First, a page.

Whether you're in the process of waiting for a decision regarding your Social Security disability benefits or are simply preparing to fill out your applications, the entire process can be a bit overwhelming. Specifically, there are some myths floating around out there that you should be aware of when it comes to Social Security disability benefits. By understanding the truth behind these myths, you'll be better prepared to submit your application and react to the initial decision--regardless of what it may be.
Myth 1: You Can Expect a Decision within a Few Months
Many people believe that, upon submitting an application for benefits, they can expect to receive a decision within a few months, However, there's no official deadline or guarantee in place when it comes to making this decision. Each situation is unique; in some cases, further information (such as a physician's note) may be required before a decision can be made, whereas other cases may be easier to decide. Either way, those applying for Social Security disability claims should expect a decision anywhere from 30 days to a full two years after submitting the application. In the event that a claim is rejected and an appeal is made, the process could take significantly longer.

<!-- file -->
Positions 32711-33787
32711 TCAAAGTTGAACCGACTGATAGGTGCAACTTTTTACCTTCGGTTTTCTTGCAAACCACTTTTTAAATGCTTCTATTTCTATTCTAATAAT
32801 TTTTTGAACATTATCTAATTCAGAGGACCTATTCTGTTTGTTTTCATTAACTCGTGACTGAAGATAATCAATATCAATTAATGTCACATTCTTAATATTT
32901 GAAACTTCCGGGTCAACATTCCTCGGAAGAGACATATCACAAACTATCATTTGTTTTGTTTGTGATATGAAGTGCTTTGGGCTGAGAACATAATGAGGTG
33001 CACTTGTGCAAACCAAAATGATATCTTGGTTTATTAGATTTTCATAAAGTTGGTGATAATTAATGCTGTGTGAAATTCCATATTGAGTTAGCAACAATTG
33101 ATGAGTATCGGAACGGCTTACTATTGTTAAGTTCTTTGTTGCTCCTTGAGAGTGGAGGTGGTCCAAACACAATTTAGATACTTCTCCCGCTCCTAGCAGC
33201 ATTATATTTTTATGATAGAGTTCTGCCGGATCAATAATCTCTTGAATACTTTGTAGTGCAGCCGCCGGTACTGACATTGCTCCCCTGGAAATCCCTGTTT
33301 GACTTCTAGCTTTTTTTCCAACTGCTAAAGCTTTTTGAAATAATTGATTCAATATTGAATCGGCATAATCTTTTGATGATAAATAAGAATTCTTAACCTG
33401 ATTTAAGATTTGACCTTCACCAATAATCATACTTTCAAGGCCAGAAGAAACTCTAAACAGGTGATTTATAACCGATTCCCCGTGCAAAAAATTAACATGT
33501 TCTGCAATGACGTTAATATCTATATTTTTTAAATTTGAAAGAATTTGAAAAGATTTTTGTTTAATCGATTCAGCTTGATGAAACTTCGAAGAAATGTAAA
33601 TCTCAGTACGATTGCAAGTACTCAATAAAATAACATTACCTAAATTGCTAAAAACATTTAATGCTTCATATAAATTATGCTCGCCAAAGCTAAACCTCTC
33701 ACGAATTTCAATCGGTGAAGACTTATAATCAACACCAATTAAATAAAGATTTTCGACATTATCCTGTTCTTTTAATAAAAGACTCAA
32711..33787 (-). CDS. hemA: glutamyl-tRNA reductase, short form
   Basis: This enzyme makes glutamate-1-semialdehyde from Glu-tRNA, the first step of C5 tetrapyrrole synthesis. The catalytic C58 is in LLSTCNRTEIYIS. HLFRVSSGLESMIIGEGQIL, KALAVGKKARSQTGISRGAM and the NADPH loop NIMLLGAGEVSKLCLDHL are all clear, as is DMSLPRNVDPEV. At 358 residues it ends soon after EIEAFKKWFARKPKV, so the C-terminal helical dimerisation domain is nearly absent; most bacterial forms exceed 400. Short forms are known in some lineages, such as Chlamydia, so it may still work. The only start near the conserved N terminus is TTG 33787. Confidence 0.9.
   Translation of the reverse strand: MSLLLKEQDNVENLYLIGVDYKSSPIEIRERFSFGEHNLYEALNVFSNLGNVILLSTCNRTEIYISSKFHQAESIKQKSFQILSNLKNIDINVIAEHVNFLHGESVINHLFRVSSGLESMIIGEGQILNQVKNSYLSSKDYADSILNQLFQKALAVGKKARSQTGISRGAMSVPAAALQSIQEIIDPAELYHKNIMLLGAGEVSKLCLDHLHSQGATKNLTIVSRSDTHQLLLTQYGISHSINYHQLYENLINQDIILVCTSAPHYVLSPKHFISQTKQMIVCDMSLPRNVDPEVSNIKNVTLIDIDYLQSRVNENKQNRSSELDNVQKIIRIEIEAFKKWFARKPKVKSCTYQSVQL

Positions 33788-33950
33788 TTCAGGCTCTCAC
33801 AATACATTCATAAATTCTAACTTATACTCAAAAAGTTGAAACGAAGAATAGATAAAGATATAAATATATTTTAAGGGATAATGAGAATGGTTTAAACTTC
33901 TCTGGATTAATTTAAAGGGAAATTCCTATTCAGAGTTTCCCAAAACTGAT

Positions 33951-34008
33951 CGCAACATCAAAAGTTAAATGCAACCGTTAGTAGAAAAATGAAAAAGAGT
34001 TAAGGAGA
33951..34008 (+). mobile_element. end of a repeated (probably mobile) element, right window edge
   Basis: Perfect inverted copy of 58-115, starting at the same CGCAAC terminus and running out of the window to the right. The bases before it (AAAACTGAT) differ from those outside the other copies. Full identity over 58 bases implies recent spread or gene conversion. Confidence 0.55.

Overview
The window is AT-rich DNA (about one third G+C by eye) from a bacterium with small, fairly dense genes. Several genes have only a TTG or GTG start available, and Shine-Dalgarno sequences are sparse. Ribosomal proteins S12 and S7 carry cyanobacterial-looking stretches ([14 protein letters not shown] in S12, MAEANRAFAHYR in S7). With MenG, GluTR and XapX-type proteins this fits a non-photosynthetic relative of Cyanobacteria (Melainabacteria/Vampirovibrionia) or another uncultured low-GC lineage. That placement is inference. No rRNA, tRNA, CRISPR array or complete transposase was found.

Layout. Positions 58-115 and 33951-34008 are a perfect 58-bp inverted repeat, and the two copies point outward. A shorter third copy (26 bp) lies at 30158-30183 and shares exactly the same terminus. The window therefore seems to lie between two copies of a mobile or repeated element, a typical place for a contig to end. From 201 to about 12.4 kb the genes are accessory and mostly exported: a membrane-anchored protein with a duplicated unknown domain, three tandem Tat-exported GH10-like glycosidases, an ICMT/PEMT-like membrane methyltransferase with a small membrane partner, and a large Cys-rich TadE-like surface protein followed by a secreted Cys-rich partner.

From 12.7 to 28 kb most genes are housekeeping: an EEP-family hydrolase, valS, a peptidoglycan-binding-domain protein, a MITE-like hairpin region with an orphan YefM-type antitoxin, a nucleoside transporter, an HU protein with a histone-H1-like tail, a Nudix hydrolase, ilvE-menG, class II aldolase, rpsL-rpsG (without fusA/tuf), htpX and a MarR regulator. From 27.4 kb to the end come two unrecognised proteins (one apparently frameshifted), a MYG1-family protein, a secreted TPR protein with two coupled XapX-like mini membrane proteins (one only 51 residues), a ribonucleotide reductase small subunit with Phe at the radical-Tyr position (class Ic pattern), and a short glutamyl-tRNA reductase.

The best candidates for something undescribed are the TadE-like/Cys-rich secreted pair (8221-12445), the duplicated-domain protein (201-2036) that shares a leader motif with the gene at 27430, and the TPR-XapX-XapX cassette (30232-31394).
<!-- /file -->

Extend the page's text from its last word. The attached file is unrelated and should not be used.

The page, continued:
Myth 2: If You're Approved, You'll Automatically Receive Back-Pay
Another commonly perpetuated myth out there about Social Security benefits is that, if you are approved for benefits, you'll automatically receive past-due benefits in the form of back-pay dating back as far as the day you officially became eligible. Unfortunately, this isn't the case. While most approved SSI cases result in the awarding of some form of back-pay, this typically only goes back as far as the date the benefits application was received. This is why it's important for those considering filing for benefits to do so as soon as possible.
Myth 3: Social Security Benefits Can't Be Seized for Child Support
Finally, if you're awarded Social Security benefits but owe back child support, understand that the government may be able to seize your Social Security benefits to pay it, depending on the specific type of Social Security payments you're receiving. Contrary to what some people believe, Social Security disability payments are not protected. The only Social Security payments protected from seizure for child support are supplemental security insurance benefits, since these are public welfare benefits rather than benefits produced from a person's individual income.
For more information, contact an experienced disability lawyer, or visit http://asmlegal.net/.